After seven years of working in the corporate world, one New York City-based millennial saved up $2.25 million, which was enough for her to quit her job and settle down at age 28.
She goes by the pen name J.P. Livingston on her blog The Money Habit, where she discusses her journey to financial independence and what it really takes to build wealth.
Livingston made a lot of money when she was working: mid-six figures a year, by the end of her career. She also used a variety of strategies to save big over the years, such as tracking her spending and automating her savings.
One mental trick made the biggest difference, though, she tells CNBC Make It: Thinking about purchases in terms of cost per hour.
"To achieve a high savings rate, start viewing your purchases in terms of units of your time rather than dollars," she says. "So instead of saying a new unlocked iPhone costs $800, you might do the math to figure out it would cost you 60 hours of work, or a week and a half of your life."
Thinking that way helps you truly understand the trade-offs.
"This is great for big purchases," says Livingston. "To buy a home with an extra bedroom or one with fancier finishings might cost you $50,000 or $100,000. Is that worth working three extra years to you?"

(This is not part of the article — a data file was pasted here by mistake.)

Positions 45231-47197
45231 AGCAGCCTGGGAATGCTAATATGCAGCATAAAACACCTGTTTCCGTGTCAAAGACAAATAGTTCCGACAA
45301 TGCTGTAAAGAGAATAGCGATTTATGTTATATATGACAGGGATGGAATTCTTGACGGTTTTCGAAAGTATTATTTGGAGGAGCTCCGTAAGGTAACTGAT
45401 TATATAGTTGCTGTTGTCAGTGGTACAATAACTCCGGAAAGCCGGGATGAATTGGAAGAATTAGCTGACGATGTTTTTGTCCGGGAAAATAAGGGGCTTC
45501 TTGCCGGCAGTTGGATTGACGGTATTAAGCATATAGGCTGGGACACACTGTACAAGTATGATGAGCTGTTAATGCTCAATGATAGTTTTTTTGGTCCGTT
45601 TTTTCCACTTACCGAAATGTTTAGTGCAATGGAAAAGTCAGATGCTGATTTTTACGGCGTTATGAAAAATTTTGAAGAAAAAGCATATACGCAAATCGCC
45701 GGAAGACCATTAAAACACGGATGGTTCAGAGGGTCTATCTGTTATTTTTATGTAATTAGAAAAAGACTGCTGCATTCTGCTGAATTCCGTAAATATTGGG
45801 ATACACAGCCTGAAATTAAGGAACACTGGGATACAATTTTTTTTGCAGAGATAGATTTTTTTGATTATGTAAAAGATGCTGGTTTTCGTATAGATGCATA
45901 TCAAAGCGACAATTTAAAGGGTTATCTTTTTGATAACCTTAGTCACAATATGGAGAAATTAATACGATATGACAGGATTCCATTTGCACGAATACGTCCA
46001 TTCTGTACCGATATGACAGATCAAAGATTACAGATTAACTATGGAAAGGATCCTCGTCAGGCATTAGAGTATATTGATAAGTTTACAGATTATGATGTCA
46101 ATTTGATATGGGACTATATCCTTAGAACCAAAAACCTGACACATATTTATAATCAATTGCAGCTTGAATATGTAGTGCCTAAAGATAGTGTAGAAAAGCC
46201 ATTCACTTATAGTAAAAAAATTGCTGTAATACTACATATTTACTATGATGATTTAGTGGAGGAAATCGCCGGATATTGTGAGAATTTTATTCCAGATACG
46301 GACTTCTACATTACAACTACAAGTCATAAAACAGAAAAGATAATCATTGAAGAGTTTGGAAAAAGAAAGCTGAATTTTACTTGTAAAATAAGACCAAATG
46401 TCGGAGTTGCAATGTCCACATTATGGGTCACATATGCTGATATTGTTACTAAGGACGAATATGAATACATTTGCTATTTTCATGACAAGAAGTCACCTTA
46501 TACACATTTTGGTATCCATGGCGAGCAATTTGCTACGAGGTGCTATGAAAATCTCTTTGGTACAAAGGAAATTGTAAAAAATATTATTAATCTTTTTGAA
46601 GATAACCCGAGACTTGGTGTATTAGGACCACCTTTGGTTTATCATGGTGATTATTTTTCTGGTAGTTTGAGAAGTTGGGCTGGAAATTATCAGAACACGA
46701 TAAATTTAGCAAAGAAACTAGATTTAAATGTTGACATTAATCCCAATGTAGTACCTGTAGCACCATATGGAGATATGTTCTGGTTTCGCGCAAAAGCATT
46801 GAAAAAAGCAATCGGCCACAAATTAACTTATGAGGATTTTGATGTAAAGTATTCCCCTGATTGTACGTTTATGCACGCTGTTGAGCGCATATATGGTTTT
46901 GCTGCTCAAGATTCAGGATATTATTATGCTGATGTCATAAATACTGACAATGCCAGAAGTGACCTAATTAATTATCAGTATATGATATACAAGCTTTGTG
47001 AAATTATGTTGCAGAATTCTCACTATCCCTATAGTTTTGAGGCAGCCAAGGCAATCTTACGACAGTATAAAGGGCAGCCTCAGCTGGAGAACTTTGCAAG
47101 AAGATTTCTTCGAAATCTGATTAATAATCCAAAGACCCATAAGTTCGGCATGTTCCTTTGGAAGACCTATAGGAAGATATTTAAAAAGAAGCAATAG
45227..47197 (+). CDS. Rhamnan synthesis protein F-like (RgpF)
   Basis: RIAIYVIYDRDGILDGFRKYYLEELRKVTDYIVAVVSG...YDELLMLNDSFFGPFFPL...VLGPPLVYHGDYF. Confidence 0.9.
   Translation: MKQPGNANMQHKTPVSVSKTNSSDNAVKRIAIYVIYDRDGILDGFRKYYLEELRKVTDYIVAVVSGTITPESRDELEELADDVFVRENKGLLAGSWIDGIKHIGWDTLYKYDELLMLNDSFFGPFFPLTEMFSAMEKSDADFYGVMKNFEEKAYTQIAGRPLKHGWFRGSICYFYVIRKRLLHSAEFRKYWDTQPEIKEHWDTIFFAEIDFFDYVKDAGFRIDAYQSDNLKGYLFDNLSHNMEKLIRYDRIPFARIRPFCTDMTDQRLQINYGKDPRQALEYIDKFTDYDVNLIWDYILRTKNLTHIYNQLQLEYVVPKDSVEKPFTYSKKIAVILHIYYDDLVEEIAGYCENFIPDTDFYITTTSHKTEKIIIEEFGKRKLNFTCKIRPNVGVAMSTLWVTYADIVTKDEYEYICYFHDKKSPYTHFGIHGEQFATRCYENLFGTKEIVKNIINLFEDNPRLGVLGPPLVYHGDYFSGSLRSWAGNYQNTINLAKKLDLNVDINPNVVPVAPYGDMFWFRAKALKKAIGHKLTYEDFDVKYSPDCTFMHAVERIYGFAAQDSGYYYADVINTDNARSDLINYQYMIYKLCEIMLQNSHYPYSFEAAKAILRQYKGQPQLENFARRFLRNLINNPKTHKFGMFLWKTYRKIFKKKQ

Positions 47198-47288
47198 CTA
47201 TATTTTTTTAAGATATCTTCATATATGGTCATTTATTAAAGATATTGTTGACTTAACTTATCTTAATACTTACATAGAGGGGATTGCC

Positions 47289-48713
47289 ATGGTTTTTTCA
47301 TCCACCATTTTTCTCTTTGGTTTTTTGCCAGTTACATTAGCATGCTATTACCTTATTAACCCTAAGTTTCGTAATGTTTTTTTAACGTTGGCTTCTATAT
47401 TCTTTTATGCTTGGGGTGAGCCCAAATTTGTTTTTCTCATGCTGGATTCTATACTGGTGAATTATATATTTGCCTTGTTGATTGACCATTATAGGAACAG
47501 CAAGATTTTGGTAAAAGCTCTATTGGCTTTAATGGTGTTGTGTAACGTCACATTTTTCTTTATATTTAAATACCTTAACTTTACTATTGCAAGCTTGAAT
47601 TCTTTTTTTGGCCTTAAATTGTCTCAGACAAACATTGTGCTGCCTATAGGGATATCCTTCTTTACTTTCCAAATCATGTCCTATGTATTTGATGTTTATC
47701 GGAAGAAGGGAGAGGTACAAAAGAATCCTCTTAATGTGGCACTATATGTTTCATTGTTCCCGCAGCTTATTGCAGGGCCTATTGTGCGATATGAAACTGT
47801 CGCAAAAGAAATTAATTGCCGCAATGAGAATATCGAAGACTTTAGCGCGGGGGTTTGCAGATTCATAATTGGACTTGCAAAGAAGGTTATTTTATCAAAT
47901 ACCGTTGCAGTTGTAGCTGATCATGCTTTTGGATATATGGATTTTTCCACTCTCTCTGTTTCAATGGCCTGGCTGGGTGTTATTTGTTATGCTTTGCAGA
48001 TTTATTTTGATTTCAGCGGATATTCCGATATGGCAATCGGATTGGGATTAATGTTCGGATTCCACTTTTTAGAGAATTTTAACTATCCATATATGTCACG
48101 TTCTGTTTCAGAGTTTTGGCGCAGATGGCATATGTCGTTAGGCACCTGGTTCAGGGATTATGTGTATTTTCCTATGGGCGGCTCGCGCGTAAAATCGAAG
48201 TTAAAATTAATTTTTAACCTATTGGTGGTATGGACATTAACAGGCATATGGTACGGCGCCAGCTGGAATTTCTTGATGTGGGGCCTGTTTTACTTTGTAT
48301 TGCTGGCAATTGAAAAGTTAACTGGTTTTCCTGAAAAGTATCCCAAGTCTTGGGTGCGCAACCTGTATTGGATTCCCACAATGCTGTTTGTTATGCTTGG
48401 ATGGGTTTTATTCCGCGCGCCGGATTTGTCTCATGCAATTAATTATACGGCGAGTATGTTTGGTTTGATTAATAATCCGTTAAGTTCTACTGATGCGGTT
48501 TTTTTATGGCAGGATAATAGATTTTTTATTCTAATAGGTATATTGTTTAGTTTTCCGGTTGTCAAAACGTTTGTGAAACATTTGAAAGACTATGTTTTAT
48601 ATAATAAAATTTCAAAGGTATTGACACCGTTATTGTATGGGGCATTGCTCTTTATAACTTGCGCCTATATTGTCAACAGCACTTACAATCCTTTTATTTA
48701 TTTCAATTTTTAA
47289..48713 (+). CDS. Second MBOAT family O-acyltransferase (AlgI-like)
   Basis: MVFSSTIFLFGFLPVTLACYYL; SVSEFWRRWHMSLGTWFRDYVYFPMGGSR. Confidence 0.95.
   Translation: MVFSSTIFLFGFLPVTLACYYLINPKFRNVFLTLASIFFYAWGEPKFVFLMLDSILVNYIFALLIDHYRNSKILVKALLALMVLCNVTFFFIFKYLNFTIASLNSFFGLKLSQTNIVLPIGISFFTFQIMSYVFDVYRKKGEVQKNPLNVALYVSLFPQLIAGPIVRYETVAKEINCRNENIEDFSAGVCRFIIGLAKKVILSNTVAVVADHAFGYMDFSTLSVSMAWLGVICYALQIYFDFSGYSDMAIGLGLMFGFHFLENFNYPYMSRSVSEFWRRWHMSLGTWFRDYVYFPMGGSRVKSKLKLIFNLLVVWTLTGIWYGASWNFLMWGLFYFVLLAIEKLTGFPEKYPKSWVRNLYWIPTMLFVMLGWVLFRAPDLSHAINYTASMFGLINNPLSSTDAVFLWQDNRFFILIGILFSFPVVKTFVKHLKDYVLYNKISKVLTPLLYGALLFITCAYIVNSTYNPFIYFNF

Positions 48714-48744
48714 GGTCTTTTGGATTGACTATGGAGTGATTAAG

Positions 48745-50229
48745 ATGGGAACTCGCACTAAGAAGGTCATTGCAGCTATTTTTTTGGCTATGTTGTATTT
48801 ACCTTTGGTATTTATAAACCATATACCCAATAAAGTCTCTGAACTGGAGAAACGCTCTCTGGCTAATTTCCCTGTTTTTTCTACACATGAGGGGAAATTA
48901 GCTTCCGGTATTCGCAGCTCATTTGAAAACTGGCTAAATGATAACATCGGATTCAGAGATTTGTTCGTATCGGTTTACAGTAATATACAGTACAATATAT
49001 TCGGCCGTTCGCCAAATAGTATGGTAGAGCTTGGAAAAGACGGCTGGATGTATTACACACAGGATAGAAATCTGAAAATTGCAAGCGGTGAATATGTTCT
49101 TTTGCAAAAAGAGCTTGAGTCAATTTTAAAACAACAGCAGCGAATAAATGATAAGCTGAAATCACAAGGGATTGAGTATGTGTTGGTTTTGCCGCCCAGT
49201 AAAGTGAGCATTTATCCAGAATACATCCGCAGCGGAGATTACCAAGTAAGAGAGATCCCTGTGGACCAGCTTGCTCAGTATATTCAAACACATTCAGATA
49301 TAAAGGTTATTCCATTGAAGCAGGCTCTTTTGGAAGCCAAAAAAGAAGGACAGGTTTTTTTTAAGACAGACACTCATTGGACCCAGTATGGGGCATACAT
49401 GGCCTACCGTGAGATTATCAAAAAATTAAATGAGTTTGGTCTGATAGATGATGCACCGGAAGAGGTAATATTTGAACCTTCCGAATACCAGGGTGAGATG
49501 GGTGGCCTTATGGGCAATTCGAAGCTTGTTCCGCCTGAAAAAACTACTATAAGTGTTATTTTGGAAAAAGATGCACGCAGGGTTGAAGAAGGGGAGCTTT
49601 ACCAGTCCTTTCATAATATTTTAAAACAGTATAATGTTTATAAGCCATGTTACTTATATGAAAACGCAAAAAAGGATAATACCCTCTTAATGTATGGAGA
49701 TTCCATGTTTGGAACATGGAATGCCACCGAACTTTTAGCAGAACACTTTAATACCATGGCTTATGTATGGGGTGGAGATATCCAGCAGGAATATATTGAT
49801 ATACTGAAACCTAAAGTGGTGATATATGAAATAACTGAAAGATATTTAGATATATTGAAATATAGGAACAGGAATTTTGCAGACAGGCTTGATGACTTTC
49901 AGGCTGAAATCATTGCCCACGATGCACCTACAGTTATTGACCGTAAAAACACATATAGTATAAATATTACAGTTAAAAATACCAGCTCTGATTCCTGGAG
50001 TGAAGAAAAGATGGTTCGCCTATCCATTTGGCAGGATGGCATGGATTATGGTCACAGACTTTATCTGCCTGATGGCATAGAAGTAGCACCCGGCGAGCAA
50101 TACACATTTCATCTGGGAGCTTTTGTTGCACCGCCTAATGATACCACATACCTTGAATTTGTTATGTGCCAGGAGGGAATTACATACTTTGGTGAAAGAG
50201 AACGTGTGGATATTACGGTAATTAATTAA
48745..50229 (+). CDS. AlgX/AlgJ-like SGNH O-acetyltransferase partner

It's a concept she first learned about in Vicki Robin and Joe Dominguez's "Your Money or Your Life," a personal finance classic endorsed by other young self-made millionaires, including Grant Sabatier, 34, who calls it "the best book on money, period."
Sabatier, who went from $2 in his bank account to $1 million in five years, says the book had a similar effect on him: Ultimately, it changed his relationship with money and his approach to spending and saving.
"The premise of it is that you exchange your time for money," he tells Make It. "And when you start thinking about how many hours of your life it took to save up the money to buy something, you really start thinking twice about your purchases."
For example, "say I work eight hours a day and after taxes, make $10 an hour, meaning I'm earning $80 a day. I want to go out for a nice dinner on Friday and that costs about $80, meaning I spent an entire day of my life working for this meal.
"And then you start thinking about even larger purchases, like a $1,000 TV, and you think, 'How much of my life did I trade for this? Is it worth it?'"
The mental trick helped Sabatier up his savings rate to about 80 percent, he says, and build a $1.2 million portfolio from nothing in five years.
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